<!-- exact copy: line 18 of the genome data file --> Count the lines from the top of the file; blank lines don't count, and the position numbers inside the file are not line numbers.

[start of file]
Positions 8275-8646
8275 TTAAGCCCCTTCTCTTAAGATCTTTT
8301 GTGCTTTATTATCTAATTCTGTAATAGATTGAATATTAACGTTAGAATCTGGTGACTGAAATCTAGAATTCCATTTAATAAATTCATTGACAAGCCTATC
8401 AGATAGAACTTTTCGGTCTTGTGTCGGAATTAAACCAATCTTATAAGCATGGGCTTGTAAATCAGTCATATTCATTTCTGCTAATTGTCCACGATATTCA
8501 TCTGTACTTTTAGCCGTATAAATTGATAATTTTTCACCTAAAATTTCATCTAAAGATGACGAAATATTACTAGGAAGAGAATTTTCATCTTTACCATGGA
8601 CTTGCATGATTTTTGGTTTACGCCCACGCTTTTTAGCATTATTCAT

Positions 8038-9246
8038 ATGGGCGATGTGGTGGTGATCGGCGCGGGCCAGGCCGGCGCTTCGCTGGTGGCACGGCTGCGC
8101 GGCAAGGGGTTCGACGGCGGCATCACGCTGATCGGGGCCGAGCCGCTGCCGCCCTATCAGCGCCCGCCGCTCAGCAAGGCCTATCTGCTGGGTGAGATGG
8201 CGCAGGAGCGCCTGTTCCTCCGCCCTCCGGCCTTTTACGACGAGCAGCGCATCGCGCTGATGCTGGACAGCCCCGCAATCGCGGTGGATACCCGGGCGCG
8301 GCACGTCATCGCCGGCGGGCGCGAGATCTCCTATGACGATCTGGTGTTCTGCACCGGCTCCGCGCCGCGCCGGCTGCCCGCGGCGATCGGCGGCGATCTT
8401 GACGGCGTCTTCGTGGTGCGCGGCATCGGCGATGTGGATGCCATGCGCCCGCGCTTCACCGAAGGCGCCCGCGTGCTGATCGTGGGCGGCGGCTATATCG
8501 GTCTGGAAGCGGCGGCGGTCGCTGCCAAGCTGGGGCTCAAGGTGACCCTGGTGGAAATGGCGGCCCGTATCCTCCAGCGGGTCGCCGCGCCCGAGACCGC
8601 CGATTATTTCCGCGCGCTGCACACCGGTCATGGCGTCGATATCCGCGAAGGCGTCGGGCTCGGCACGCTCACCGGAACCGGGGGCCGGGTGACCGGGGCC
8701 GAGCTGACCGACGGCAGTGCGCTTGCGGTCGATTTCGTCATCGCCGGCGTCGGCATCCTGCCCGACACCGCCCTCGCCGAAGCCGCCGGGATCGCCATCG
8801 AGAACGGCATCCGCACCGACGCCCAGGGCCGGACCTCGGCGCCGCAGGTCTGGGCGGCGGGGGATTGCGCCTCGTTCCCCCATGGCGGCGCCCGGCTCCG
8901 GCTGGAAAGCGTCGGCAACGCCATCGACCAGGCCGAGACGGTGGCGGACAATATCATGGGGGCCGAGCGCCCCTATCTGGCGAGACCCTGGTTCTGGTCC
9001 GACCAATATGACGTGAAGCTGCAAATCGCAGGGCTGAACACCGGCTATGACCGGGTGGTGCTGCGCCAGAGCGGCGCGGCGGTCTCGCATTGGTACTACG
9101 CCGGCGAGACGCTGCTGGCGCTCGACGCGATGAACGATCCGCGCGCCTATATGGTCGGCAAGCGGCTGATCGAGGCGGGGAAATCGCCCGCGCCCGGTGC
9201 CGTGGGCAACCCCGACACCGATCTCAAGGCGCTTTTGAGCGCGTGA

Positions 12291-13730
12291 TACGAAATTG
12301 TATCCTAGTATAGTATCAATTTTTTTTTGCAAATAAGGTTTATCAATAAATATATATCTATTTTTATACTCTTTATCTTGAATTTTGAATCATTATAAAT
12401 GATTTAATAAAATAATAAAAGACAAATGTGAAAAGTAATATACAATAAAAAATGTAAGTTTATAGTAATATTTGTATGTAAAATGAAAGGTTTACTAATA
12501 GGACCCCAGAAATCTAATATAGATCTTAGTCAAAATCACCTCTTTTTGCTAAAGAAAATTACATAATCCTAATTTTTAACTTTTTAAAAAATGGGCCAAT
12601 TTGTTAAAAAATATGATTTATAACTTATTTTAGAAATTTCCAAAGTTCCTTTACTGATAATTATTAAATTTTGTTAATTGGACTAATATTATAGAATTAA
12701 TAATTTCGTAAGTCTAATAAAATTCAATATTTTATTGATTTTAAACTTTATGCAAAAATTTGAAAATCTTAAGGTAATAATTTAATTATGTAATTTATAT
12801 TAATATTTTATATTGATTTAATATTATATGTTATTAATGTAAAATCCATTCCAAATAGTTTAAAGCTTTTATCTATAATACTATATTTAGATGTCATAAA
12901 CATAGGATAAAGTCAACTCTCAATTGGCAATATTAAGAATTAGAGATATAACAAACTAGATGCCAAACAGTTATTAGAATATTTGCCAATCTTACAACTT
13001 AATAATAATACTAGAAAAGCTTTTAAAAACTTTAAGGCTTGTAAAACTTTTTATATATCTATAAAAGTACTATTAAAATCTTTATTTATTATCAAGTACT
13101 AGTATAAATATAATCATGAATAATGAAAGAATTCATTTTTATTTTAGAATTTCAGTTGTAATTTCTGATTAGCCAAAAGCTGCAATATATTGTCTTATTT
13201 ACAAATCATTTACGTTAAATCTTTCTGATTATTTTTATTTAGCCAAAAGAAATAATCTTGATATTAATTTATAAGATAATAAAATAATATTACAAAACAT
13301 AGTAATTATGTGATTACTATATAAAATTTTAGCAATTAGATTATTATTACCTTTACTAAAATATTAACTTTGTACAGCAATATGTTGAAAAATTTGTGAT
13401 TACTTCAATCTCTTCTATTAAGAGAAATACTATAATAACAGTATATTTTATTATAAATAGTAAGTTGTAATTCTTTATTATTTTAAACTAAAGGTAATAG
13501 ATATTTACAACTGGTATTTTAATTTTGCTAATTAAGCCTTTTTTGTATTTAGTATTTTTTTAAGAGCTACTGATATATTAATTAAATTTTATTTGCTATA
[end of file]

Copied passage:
9001 GACCAATATGACGTGAAGCTGCAAATCGCAGGGCTGAACACCGGCTATGACCGGGTGGTGCTGCGCCAGAGCGGCGCGGCGGTCTCGCATTGGTACTACG